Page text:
Statistical package for social sciences (SPSS-14) was used to analyze data. Qualitative variables were analyzed by finding their frequencies and percentages. Chi-square test was used to check proportion difference between patients with and without carotid artery stenosis, for gender, age groups and risk factors. P?0.05 was considered level of significance.
Out of one hundred (100) patients with acute ischaemic stroke, sixty one (61%) were males and thirty nine (39%) were females. The patients were divided in two groups, with and without carotid artery stenosis. The gender difference in two groups of patients was not statistically significant (p < 0.35). The age group difference in patients with and without stenosis
was compared and found to be significant (p < 0.01). Fifty six (56%) of our patients were in the older age group (> 60 years). Overall Thirty nine (39%) patients were found to have Carotid artery stenosis, all of them on the ipsilateral side of the stroke. Eleven (11) of these patients had also stenosis on the contra lateral side as well, making it to a total of fifty (50) lesions. Twenty six patients (66.7%) were males and thirteen (33.3%) were females. Twenty eight (28) of those patients with stenosis (72%) were of more than 60 years age including three patients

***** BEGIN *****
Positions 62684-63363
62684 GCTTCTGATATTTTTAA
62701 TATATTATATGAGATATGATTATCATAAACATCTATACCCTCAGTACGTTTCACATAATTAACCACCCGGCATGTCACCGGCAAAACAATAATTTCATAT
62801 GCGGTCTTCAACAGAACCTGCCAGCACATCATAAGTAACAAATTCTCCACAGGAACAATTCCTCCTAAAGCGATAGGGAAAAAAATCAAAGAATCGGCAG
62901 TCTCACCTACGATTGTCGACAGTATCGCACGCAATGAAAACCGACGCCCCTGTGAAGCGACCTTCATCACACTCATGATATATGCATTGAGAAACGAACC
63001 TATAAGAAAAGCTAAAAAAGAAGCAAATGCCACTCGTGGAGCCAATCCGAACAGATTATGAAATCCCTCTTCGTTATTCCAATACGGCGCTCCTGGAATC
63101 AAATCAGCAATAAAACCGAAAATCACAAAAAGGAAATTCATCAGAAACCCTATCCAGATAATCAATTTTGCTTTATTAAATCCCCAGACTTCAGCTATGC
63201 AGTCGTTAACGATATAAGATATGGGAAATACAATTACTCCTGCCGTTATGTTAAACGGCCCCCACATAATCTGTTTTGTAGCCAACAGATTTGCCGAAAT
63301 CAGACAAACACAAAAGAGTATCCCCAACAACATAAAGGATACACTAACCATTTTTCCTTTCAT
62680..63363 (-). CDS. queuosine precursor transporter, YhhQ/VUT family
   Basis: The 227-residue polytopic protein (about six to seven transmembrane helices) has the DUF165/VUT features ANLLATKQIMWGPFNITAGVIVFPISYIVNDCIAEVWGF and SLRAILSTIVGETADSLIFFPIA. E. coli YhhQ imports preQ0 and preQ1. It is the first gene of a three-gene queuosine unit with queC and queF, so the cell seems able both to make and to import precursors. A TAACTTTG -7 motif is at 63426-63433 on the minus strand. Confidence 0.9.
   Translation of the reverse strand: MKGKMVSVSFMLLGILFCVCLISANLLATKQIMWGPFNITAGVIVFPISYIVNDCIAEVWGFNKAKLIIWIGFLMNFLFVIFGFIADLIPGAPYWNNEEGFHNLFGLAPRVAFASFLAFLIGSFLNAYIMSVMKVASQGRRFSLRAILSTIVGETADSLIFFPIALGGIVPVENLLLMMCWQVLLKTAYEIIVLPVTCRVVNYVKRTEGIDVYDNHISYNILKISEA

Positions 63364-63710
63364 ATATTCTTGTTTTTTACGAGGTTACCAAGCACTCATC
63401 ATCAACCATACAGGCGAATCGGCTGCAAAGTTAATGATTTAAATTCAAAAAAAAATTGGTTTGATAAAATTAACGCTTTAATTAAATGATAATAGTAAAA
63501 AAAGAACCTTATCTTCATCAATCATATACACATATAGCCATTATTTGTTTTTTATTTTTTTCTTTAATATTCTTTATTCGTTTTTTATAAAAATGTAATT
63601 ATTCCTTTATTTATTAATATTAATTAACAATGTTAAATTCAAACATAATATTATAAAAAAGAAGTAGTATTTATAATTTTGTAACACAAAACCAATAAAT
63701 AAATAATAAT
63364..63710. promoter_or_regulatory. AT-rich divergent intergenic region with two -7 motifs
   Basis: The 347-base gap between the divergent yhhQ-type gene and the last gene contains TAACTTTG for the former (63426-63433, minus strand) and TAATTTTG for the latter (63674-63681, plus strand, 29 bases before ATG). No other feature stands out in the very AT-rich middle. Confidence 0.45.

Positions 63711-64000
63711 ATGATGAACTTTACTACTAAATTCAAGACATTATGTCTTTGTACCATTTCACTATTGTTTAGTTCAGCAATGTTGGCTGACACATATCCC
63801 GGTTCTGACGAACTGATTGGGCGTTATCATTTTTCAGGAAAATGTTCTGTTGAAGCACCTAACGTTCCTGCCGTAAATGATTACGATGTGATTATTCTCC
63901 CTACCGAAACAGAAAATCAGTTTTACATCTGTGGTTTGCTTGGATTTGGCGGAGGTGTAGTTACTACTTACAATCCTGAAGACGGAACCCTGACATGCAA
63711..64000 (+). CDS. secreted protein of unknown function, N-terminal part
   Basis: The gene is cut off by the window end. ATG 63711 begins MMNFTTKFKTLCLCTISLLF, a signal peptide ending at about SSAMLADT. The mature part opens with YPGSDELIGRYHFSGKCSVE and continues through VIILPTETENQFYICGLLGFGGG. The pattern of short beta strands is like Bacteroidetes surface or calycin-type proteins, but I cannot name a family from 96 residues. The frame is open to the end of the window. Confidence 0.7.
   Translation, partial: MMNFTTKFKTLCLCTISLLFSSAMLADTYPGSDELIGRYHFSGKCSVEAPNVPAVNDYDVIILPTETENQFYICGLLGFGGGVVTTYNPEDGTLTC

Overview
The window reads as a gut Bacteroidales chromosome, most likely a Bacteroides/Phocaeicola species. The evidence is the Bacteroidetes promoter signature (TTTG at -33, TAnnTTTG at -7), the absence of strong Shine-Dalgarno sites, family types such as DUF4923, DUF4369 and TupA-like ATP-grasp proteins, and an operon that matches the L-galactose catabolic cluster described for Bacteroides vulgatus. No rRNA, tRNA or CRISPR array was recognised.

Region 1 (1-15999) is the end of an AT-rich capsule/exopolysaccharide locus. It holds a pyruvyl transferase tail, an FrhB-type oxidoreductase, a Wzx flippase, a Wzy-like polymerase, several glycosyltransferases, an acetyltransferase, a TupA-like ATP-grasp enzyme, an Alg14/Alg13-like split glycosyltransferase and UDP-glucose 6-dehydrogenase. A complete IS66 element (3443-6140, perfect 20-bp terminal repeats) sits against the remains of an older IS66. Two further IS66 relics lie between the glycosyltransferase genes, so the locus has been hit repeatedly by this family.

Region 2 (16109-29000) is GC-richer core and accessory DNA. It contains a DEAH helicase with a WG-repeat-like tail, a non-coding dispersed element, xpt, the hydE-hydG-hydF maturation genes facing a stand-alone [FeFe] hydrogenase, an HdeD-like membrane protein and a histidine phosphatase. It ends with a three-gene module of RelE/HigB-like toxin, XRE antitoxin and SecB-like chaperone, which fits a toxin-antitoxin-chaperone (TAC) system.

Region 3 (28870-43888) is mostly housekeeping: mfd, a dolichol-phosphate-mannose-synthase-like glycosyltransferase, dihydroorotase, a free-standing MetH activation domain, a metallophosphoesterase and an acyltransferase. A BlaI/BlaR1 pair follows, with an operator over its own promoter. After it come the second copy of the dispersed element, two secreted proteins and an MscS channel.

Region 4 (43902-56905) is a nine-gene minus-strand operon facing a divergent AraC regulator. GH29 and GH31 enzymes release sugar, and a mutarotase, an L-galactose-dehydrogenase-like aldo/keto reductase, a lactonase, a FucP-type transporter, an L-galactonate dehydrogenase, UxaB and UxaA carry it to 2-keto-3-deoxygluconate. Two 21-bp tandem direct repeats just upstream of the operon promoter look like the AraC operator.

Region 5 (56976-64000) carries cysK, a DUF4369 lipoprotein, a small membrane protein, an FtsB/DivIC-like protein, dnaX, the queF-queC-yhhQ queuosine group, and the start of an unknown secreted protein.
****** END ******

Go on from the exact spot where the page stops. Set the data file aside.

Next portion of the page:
of more than 80 years of age, all of whom had carotid stenosis (Table-1).
Risk factors associated with carotid artery stenosis either alone or in combination, its relation with degree of stenosis and comparison with patients without stenosis is shown in Table 1-2. Degree of carotid Artery Stenosis was mild in nine lesions (18%), moderate in fifteen lesions (30%), severe in twenty one lesions, (42%) and critical in five lesions (10%) (Figure-1-2). On ipsilateral side, non calcified plaque was found in twenty three patients (59%) Calcified in fourteen (35.9%), and thrombosed in two patients (5.1%) only (Figure-2).